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Excellent Schools Detroit

1938 Franklin Street
Suite 111
Detroit, Michigan 48207

Dan Varner

By Tunde Wey
September 26, 2012

At the beginning of 2012, the student population of Detroit Public Schools (DPS) was 66,360. This represents a 58% decline in enrollment from 167,085 students in 2000. This precipitous fall corresponds with a decline in the quality of education: in 2010, DPS had a below-average high school graduation rate of 62.2%, compared with Michigan’s average of 76%. Enrollment decline has been accompanied by cuts in State funding, leaving DPS with a massive operating deficit (over $327 million) further exacerbated by Detroit’s shrinking tax base.
This steady bleeding of resources from DPS has created a sad, if familiar, cycle: student enrollment drops and funding falls, which in turn causes more students to leave. This self-defeating cycle has seemed impossible to overcome. But to Dan Varner, CEO of Excellent Schools Detroit, there is still hope for a brighter future.
Varner is a thoughtful man, given to long pauses followed by an eloquent stream of ideas. These expansive ideas connect to form an impressive framework of thought, and if there is anything Detroit’s K-12 education system needs it is a broad grasp of the issues.
In discussing the complexity of challenges that face the city’s educational system, Varner describes a network of interrelated concerns that include institutional racism, class disparity, poverty, weak parenting infrastructure, and other systemic problems. These factors inevitably lead to students’ unpreparedness to succeed in schools. He challenges the popular notion that the problem with schools is predominantly a resource problem.
“The challenge is not so much with the amount of money, but how we spend it,” says Varner. While he does admit that funds (or the lack thereof) are a top challenge of DPS, he posits that the more important issue is how money is allocated rather than how much is available.
According to a Mackinac Center study as reported by Detroit 2020 Report, DPS spent $15,570 per pupil in 2010, substantially more than the state average spending per pupil of $11,987.  More recently, the 2012 DPS operating budget hovers around $1.02 billion (adopted FY2012 Budget, pg. 5); by comparison, the entire city of Detroit with a population of roughly 700,000 residents has an operating budget of about $2.5 billion. To put that in context, the city of Detroit is spending roughly $3,571 per resident, while DPS is hemorrhaging a whopping $18,083 per student. (A staggering sum that, adding insult to injury, has yielded only negative results.)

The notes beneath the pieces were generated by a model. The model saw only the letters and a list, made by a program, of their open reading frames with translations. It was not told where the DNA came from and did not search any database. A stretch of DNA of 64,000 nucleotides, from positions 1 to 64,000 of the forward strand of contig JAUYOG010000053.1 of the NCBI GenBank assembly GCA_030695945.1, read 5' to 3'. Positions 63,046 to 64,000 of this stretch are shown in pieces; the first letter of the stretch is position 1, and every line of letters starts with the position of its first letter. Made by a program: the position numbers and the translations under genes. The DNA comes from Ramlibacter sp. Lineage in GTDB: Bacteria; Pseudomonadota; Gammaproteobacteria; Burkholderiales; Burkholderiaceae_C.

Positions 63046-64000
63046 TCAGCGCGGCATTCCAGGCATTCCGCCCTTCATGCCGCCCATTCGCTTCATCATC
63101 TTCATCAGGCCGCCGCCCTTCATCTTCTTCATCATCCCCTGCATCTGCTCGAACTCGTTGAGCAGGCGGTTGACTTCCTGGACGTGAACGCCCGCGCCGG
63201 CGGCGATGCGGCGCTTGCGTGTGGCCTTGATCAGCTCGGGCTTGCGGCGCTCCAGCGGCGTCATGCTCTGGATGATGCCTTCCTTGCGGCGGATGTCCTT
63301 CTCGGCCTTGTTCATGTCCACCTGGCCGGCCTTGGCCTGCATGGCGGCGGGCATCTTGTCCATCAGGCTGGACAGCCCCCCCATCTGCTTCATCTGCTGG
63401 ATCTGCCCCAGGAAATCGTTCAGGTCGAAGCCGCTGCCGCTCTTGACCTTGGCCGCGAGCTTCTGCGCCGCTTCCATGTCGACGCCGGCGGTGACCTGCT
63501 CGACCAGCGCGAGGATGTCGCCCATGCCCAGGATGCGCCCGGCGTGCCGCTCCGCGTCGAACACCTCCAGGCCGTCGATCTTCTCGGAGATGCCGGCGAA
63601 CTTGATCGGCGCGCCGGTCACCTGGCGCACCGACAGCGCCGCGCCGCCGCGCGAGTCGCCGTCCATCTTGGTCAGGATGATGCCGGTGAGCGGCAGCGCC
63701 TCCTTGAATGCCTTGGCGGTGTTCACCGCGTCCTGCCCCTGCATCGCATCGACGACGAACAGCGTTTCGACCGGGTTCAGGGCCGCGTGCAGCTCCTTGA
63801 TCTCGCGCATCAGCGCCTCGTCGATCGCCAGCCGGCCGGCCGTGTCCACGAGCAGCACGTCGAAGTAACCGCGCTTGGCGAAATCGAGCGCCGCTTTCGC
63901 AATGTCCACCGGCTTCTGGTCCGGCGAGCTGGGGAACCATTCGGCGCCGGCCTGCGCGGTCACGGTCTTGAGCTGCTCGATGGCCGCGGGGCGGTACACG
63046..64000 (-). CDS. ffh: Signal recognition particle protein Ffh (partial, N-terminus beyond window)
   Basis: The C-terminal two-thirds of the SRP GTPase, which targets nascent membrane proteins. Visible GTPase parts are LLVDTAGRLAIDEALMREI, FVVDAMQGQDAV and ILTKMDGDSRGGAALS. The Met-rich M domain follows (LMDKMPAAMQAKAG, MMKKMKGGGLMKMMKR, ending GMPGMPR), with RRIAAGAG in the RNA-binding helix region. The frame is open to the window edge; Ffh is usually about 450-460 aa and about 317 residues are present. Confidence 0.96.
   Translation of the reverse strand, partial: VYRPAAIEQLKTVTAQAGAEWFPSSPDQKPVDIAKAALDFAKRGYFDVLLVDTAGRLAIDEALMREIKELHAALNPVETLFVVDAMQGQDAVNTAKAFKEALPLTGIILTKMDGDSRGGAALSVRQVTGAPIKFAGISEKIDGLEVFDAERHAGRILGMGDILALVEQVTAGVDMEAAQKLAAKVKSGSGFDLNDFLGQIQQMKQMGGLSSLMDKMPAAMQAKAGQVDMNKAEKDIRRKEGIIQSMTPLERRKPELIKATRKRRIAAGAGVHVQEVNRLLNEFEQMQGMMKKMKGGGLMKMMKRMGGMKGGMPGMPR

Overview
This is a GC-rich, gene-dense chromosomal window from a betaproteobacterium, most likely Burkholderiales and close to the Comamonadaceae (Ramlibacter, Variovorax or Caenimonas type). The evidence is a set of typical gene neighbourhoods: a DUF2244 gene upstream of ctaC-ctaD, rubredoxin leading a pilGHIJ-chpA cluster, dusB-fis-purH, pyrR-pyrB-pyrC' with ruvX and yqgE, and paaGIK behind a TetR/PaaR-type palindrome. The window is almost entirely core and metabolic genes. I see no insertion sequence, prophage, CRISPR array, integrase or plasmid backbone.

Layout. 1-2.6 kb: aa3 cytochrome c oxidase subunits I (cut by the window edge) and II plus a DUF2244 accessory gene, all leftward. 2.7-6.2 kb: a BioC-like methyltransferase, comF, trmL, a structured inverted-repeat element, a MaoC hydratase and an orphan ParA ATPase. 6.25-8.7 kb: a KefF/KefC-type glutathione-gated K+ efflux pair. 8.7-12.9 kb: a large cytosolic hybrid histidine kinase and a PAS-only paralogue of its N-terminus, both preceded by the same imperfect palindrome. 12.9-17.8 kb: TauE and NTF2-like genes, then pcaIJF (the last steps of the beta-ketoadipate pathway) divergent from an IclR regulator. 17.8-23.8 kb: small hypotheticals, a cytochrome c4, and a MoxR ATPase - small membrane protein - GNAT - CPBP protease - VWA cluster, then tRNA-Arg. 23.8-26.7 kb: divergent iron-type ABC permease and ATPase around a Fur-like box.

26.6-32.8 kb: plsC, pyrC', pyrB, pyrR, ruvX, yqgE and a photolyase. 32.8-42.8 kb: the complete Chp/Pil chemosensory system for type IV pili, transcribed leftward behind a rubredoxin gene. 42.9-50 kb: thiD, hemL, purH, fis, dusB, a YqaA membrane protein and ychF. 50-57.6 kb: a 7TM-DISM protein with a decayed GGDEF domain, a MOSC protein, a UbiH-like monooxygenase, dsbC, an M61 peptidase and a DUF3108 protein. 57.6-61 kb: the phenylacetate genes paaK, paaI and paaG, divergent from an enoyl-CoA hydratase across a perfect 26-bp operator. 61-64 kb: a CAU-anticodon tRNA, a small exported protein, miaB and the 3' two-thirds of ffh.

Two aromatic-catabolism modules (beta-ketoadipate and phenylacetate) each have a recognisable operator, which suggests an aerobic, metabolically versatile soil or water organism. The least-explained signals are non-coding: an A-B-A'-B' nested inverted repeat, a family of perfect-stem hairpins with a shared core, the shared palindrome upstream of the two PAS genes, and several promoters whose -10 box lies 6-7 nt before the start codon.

If Varner is right about resource allocation as more of an issue than resource availability, then the cycle of loss in the city’s school systems seems less inevitable.
Excellent Schools Detroit is a coalition of partners committed to ambitious and specific education outcomes in Detroit. The coalition is made up of educational, government, community and philanthropic organizations such as The Skillman Foundation, United Way for Southeastern MI and Detroit Parent Network, among others.
The goals of Excellent Schools Detroit are summed in its 90/ 90/ 90 citywide plan:  By 2020, the organization strives to see the following:

·      90% of students graduate from high school,
·      90% enroll in college or a quality postsecondary training program, and
·      90% of enrollees are prepared to succeed without remediation.
Should Excellent Schools succeed in this goal, Detroit will be the first major U.S city to hit these levels of academic achievement. Varner is optimistic about the chances of Excellent Schools Detroit. While he admits that their goal is ambitious, the alternative is dismal. 
Writer’s note: I had a wide-ranging discussion with Dan Varner. For two hours we spoke about the state of education nationally, regionally and locally. Varner also gave historical and social perspective to the challenges facing Detroit’s education system. Due to the expansive nature of the topic of education and the need to be concise, I have distilled our conversation to a single focus while also a providing a broad context to the issue. I encourage everyone to learn about all the important work of Excellent Schools Detroit and the personal story of Dan Varner, which for the purposes of this piece I was unable to fully explore.    – Tunde Wey

Photograph by Marvin Shaouni Photography.

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